You’ve seen great success with art in fashion, but as a Black woman working in this industry, have you faced any challenges?
As a Black female artist, it is difficult when you’re attractive and people don’t always take you seriously. So if you look at my page, I do minimal selfies. I like people to see my artwork and my clothes and my spirituality and my inspiration because I don’t ever want to get into the position that I’m in, based on looks or just because I’m Black or just because I’m a woman. That’s even why I named my company something kind of ambiguous, Abeille. You don’t know if it’s a woman, a man, you don’t know if it’s French, American, Haitian, you don’t really know what it is. With my clothing line and the brand, I want you to focus on the colors and the artwork. And so I haven’t really had any obstacles, but I had to be a couple of steps ahead because I am a Black woman and because Black people in art is already a minority. I’m like a minority within a minority within minorities, so I had to be very strategic. Being in apparel, I’ve been in more art conversations by having wearable art than I have being just a painter or fine artist. You know, we always gotta find a way to get in there without getting in there the traditional way so that’s allowed me to break up the conversation on platforms that I wouldn’t have gotten just being an artist alone.
What is next for Abeille Creations?
So it’s just consistency, I think a lot of people when they have these big lands, they don’t know where to go from that, and they kind of hit a plateau. For me, it’s remaining consistent, it’s of course more head wraps, it’s getting into couture wear, more red carpets. On the art side, doing more gallery shows, really investing in the people who’ve invested in me. I just won a contest with Hennessy as a “Never Stop, Never Settle” fellow. With that, I pitched the ability to expand my empire by really investing in the community, so it’s having those round table discussions with other Black female artists saying, ‘Hey, what are we doing, right?’ What are we doing wrong? How are we really growing?’ For me, it’s really building that artistic ladder to make sure that I have as I climb I help other people climb up. This platform with Foot Locker is allowing me to have those conversations with larger companies. and it’s really just digging into what it’s like to be a full-time entrepreneur because I just quit my job in February. Now I have the opportunity to see what this art life is really about and who am I really becoming, it’s growing the relationship with Foot Locker, of course having more wearable art and it’s really just keeping myself individual, but also, pouring into people who have poured into me.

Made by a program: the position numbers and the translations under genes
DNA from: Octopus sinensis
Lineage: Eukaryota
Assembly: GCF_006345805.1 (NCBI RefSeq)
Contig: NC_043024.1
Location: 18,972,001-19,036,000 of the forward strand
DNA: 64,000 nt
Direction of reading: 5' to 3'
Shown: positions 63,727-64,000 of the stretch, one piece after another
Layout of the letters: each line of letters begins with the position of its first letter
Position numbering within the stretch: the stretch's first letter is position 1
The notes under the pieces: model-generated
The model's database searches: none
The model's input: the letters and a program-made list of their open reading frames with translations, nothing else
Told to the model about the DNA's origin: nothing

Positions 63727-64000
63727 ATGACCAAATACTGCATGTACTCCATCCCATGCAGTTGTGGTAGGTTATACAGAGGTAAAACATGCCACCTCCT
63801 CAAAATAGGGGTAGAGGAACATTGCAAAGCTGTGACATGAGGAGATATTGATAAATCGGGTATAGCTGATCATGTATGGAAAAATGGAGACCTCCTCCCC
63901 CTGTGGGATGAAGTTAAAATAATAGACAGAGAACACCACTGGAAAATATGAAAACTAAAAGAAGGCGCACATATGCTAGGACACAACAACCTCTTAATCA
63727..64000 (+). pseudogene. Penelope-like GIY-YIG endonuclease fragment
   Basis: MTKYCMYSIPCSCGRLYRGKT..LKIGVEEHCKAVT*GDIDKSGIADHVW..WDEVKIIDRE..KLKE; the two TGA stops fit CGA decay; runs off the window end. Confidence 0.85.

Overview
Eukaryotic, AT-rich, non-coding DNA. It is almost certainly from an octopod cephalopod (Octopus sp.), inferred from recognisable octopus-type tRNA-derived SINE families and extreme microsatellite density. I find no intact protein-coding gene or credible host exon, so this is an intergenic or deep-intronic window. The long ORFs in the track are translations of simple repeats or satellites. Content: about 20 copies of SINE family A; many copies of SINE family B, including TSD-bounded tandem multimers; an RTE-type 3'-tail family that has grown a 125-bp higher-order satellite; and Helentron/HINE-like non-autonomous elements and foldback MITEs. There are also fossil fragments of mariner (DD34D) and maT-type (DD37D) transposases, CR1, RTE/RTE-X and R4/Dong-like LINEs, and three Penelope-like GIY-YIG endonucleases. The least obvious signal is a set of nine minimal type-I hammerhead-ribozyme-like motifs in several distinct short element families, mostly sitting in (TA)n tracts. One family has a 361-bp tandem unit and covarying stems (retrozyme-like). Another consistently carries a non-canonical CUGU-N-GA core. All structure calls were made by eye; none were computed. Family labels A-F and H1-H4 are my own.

Melissa’s Foot Locker capsule collection is also available in stores at Atlanta’s Perimeter and Greenbriar malls, Miami’s Wynwood Foot Locker location, and New York’s Washington Heights Foot Locker location.